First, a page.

Coppelia Pique, Art and Fashion With a Sensual Noir-ish Element
Coppelia (The girl with the enamel eye) is a darkly comic ballet based on two short horror stories by ETA Hoffmann: The Sandman and The Doll. The very first performance took place in 1870 at the Theatre Imperial del l’Opera and Coppelia has been the inspiration of the French fashion designer and artist Coppelia Pique.
Coppelia Pique’s work is all about creative hybrids, stylishly blurring the increasingly fine line between art and fashion, and taking it a step further with a sensual noir-ish element….. From couture design, to jewellery design to her very own perfume, Coppelia L'Elixir de Vie, launched in 2011 with the perfume resembling human blood – Coppelia Pique’s unique talents run far and wide.
Creative Mapping delved into the macabre and wildly imaginative mind of Coppelia Pique to find out what her tick.
"My imagination is a source of eclectic ideas and emotions that want to express themselves.... at first it’s chaotic. Everything is interesting for inspiration, but for the most part mine come from literature, mythology, art and landscape." Coppelia Pique
CM: Tell us more about the inspiration for your designs.
Inspired by Hoffman's fantastic tales, I built my universe and trademark around Coppelia, a ‘girl with enamel eyes’. My heroine embodies an ambiguous woman who is fragile, mysterious but never still. Coppelia escapes time and reality.This hybrid being participates in the formation of an impalpable universe, inanimate, almost eternal. The doll has escaped from a tale, coming to life after the man she loves almost lost his soul by drinking poisoned wine. She exhales with this breath of life. Her ambiguous nature is a woman with the soul of a man. Clothes are no longer conceived as static forms, but as materials penetrated by a flux of energies and the breath of life. With their poetical and uncluttered style, my collections, couture or ready to wear, uses geometrical appliqué works contrasted with more fluid and fragile drapes and pleats.
CM: What was your journey from finishing studies to being here today as a creative professional?
I graduated from art school and worked primarily as an artist, and in parallel as independent creator . My desire was to offer original designs. I got involved in the contemporary art area, including performance (Centre Georges Pompidou, MAS), exhibitions (Gallery Debruille-Zlotogora, Hall of Mirrors) in France and internationally (Italy, Germany, Japan ...), and continued to work in this way for my online brand.
I worked with a passion to bring together my vision of femininity and fashion with current techniques and skills that I’d acquired through my experience in design.
CM: Does inspiration just come to you or do you actively have to seek it?
My imagination is a source of eclectic ideas and emotions that want to express themselves.... at first it’s chaotic. Everything is interesting for inspiration, but for the most part mine come from literature, mythology, art and landscape.
CM: Talk us through a day in your life:
Keep moving but stay alive, that could be the motto of every designer. Indeed, it’s a perpetual renewal between management and creativity... with a touch of communication.
CM: How long does it take to bring a design from concept to completion?
In general the official fashion week dates run our creation schedule, so we need to be effective from the start. However for art projects such as the one I did with haute horlogerie house Cacheux, where I designed two watches, it can be much longer. With the centerpiece of my first couture collection, The Peace, I had to start over several times before being satisfied.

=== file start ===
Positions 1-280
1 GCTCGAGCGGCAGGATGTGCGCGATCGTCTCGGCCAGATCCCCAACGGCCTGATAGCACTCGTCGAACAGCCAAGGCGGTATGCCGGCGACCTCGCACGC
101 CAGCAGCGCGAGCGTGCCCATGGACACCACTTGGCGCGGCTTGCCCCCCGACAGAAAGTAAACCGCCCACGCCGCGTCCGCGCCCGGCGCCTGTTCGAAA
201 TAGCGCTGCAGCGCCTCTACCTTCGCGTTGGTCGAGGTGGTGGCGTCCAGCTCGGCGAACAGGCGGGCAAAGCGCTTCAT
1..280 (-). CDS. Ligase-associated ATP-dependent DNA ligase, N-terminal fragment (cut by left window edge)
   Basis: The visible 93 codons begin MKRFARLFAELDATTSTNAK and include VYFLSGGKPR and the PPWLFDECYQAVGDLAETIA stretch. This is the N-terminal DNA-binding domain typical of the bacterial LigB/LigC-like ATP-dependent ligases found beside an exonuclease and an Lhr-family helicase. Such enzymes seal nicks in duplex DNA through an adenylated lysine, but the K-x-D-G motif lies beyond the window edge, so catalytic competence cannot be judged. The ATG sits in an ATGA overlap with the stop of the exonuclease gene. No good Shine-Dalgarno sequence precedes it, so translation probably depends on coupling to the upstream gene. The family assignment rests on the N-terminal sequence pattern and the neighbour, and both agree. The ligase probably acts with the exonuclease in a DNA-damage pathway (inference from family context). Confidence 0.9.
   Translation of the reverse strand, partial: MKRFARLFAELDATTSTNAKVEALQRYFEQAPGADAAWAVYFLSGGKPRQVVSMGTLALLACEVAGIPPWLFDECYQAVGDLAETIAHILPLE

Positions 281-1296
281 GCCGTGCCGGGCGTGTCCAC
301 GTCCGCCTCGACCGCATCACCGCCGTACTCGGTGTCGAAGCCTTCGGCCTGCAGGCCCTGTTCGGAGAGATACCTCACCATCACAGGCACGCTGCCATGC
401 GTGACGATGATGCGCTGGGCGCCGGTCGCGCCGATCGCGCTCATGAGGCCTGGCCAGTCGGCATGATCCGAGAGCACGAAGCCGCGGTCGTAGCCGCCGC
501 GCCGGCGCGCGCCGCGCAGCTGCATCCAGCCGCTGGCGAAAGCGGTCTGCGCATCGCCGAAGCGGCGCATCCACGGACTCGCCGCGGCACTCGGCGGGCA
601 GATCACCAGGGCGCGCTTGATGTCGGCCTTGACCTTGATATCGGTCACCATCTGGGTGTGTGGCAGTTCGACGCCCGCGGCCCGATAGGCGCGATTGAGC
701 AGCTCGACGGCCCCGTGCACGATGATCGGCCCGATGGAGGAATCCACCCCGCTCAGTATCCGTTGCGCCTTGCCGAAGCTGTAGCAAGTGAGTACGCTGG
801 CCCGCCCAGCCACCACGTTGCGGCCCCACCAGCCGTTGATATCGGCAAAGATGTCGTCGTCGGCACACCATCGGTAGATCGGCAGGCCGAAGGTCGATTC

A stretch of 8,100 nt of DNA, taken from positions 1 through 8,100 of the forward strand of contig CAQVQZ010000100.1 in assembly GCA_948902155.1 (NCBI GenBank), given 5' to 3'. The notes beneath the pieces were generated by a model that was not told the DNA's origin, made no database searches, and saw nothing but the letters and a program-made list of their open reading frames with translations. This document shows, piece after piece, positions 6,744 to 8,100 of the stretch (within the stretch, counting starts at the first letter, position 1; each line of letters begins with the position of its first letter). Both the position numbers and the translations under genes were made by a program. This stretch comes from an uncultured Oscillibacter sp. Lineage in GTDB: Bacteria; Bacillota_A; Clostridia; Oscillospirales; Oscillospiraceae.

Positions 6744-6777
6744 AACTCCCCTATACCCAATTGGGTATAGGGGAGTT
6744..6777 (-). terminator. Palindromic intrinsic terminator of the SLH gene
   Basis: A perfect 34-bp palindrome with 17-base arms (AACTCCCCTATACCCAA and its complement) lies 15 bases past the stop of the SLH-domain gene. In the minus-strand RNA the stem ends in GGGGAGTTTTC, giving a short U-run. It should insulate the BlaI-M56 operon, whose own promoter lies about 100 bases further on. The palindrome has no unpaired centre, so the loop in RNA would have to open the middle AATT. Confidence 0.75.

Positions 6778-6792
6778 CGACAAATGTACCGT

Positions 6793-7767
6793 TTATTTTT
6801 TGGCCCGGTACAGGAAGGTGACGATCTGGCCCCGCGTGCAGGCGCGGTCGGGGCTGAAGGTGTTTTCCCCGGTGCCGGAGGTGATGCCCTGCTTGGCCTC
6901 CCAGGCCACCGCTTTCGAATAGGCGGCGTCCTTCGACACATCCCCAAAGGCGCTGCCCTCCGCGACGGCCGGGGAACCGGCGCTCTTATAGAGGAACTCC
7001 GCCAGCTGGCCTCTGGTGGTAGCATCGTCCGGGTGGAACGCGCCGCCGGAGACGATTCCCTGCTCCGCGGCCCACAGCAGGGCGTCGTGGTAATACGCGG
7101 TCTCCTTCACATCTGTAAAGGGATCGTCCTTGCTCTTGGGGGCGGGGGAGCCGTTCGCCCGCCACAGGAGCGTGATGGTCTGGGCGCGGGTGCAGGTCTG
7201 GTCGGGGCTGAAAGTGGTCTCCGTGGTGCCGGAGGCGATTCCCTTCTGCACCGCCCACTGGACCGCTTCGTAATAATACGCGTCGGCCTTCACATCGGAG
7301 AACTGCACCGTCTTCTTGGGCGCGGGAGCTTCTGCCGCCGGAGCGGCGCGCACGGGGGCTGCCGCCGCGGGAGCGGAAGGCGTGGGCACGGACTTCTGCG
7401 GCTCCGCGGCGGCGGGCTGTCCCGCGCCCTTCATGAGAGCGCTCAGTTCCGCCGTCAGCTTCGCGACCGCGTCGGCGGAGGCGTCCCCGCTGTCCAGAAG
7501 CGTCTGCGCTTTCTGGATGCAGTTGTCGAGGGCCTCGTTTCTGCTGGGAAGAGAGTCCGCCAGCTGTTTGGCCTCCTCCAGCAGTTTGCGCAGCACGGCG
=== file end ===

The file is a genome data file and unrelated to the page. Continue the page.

CM: What do you want to achieve with your work and creativity?
Something universal that can bring peace and love into our societies. As I'm working on abstract pieces and gender ambiguity, it seems to me that this is the most appropriate response.
CM: What are some of the challenges you face in your creative field?
Time and money, like every young designer. And responding to the demands of your audience.
CM: What do you feel makes your work different or standout?
That’s hard to say when it’s your work but yes, I try to found cross between abstraction, obsession of lines, personal remembrances & emotional memory, geometrie and mythology. Environmental and politico-cultural issues are of course watermark.
CM: Which other designers do you especially admire or feel influenced by?
I admire designers who make their own revolution: Margiela, Kawakubo, Demeulemeester, Yamamoto, Ghesquiere, Simons, Theysens, Galiano, McQueen, Pugh, Vionet, Worth, Pearl, Balenciaga & Dior& Coco and so many more, and all for different reasons.
CM: When you’ve finished a collection, are you ever truly satisfied with the results?
CM: What are you most proud of in your career so far?
I think it’s the day Karl Lagerfeld came by to surprise me at my first exhibition.
CM: What inspires you about the city you live in?
Paris could perhaps be compared to a mature woman, harder in love after many disappointments, but we cannot stop loving her. The Japanese call this female ideal the ikki.
CM: What would a dream creative collaboration be for you?
To create a masterpiece, something people will really want - like a fetish. Or a collaboration with artist like Nasseri or Gupta.
CM: If you had to live another life entirely, what would you be doing?
Not human... more a landscape or an animal.
Quentin Legallo, Yves Marchand & Laura Gassot, Ela Zubrowska, Franck Glenisson & Sylvia Gobbel, Liza-b, Nicolas Guérin, Reno Wald, Elodie Besse, Yves Marchand, Élodie Besse, Nicolas Boisseau.